The horrific attack against a girls’ school in Kabul on Saturday, May 8 once again made us stare at the horror which is terrorism. But despite the carnage, the United States has an unfortunate habit of declaring victory and prematurely leaving conflict zones. President Donald Trump withdrew American forces from Syria after pronouncing the Islamic Caliphate defeated. Having concluded that Afghanistan no longer poses a threat to the U.S. homeland, President Joe Biden has ordered our troops to return home by September 11. Before that, the United States abandoned its allies in Afghanistan in 1992, precipitating the civil war and the Taliban takeover in 1996.
These decisions are understandable. America and its allies have grown weary of their nations’ “forever wars” in far-off lands that cost so much in blood and treasure yet fail to produce conclusive results. (France as well is reducing its force presence in the Sahel, after years of slogging it out with terrorists from Mali to Burkina Faso.)
Unfortunately for us, withdrawal does not bring security. While it may protect our armed forces from attack and spare us the expense of military involvement in protracted civil conflict, the threat from violent extremism will not disappear. Instead, it will inevitably come home to roost in subtle, subversive, and dangerous ways. Preparing for this eventuality is a national security imperative that requires decisive, long-range planning by federal and local policymakers.
According to the United Nations, in Syria alone, there are 64,000 foreign fighters and accompanying women and children from fifty-seven countries. Afghanistan hosts more than twenty active terror groups that represent a potent threat to South and Central Asia’s stability. Until now, the world’s leading democracies have preferred to kick this can of worms down the road. Of the estimated 2,000 foreign fighters and family members from France, only thirty-five—all children—have been repatriated. Twenty-two of 1,200 Germans have returned home. As one German member of parliament ominously warned, “At one point or another, these people will eventually escape, or they will be released. They have not undergone any deradicalization programs. They are free-floating. We don’t know how they are or where they are. From a security perspective, doing nothing is the worst of all options.”
While the numbers for the United States are much lower, the alarm bells are nevertheless ringing. According to a study by the Counter Extremism Project, the United States has prosecuted more than 400 jihadist terrorists. Between 2018 and 2024, sixty-one of these convicts—a quarter of those currently incarcerated—will complete their sentences and re-enter society. With recidivism rates of between 44 percent for federal prisoners and 20 percent for Guantanamo detainees, we clearly have not seen the end of jihadi-inspired domestic violence.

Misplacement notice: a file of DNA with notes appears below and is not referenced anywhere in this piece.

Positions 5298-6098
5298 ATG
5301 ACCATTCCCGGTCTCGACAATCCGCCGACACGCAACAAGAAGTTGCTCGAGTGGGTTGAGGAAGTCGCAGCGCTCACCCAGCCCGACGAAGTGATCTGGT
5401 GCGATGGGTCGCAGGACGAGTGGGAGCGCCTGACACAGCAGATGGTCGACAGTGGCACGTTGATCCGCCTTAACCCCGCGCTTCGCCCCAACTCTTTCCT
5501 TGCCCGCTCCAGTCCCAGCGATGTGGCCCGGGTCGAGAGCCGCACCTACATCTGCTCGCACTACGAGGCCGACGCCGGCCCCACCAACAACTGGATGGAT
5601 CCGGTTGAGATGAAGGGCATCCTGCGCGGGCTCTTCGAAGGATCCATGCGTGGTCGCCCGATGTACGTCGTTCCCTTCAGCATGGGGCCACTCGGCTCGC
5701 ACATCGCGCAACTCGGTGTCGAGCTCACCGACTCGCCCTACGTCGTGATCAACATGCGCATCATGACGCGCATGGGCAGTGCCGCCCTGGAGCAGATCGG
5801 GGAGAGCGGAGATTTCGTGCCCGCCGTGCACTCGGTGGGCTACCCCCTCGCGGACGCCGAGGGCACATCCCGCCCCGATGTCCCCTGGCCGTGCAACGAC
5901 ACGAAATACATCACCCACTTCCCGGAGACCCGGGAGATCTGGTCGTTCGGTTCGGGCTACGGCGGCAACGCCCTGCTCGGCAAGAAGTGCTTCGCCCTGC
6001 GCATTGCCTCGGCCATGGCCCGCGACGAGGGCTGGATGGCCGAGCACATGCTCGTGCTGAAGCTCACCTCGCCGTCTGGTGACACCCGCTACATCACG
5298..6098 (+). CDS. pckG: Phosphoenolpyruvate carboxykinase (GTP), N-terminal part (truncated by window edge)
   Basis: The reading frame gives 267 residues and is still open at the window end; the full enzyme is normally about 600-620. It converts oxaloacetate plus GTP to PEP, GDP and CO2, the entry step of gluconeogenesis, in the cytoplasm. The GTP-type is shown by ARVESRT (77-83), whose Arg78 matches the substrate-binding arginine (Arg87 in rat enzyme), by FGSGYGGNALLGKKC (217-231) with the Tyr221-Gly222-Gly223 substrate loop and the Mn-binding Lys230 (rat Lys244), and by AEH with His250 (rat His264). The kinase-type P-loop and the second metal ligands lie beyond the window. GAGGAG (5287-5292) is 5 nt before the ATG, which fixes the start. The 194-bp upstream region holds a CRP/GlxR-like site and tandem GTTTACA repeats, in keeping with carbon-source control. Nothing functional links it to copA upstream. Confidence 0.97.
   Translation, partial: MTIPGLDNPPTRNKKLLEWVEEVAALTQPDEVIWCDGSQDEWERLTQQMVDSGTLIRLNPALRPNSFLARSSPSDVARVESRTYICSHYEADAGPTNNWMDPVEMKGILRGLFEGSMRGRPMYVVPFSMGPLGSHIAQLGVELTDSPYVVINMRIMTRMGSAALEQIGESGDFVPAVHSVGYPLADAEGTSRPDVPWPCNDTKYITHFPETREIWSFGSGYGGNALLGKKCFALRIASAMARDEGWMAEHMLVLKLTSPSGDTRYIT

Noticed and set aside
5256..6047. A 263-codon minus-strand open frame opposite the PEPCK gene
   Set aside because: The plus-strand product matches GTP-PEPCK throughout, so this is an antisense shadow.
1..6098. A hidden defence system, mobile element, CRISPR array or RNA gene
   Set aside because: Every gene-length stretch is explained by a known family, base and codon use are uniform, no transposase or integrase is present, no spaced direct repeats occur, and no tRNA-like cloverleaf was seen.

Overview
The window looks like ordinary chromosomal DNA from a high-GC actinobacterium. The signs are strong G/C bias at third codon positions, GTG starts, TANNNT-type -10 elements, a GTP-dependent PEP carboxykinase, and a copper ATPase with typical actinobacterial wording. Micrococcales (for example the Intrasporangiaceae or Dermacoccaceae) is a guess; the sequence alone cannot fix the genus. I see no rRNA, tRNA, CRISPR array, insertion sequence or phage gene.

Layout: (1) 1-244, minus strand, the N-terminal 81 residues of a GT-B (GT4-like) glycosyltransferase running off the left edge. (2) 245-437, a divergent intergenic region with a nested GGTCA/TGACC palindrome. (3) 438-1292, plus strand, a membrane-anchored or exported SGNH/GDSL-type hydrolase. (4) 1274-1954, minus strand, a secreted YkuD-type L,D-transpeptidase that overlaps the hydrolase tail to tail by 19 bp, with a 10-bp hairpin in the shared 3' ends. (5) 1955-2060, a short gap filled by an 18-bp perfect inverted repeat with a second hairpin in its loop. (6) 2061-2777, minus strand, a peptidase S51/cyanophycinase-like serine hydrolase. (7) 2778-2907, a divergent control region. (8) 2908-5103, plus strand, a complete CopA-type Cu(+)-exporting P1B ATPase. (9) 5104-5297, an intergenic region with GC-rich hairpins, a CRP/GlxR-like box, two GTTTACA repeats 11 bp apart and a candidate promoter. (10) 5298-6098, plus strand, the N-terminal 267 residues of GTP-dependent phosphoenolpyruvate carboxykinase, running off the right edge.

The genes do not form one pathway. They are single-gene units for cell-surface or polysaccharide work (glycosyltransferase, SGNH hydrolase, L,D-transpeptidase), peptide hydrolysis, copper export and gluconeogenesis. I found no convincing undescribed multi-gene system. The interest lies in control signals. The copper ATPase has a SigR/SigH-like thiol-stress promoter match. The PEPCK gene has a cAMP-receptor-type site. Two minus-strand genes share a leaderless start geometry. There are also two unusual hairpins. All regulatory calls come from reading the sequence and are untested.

Added to this is the more recent danger of right-wing extremism, which shares disturbing parallels to ISIS-type recruitment and mobilization. Both exploit online tools to attract and propagandize adherents, and both are adept at fostering social isolation to perpetuate their ideologies.
If America is to get a handle on domestic terrorism—no matter what its source—it will have to implement a comprehensive national rehabilitation and re-entry program for convicted extremists and their family members. Ironically, although American experts have taken the lead in helping other countries rehabilitate terrorists and their families, there currently exists no such nationwide program in the United States.
Kazakhstan is an example of a country that has—with considerable U.S. assistance—pioneered one of the world’s most successful efforts to repatriate and reintegrate these wayward members of society. They include hundreds of Kazakhs from battlefields in Syria and Iraq. An integrated and multi-disciplinary combination of family outreach, education, community support, and social assistance like housing and employment has not only produced genuine rehabilitation but has resulted in no increase in extremist activity or domestic threat levels. U.S. experts have contributed to launching rehabilitation and reintegration programs for returning families.
Earlier this century Kazakhstan repatriated hundreds of thousands of fellow Kazakhs from China, Russia, Central Asia, and other former Soviet republics. The keys to Kazakhstan’s success, which the United States and others should emulate, are political will and discipline. The country’s first president, Nursultan Nazarbayev, and his successor, President Kassym-Jomart Tokayev, made the correct but politically tough calculation that Kazakhstan’s long-term security was better served by taking responsibility for these individuals, as opposed to leaving them on the battlefield or allowing them to return home unsupervised. A whole-of-government approach ensured that social programs worked hand-in-glove with law enforcement.
As one senior U.S. official put it: “If Kazakhstan can do this, the countries with greater means, especially in Western Europe, should definitely be able to do this.” The ideology of violent extremism has taken root both at home and abroad. Just because the American troops are coming home does not mean the threat will go away. To the contrary, it will only evolve in new and unpredictable ways. Unless we recognize that coercive measures alone will not defeat it and take concerted measures to address the social dimensions of the problem, our populations will remain at risk.
Ambassador J. Adam Ereli was the U.S. State Department spokesman and the Principal Deputy Assistant Secretary of State for Education and Cultural Affairs.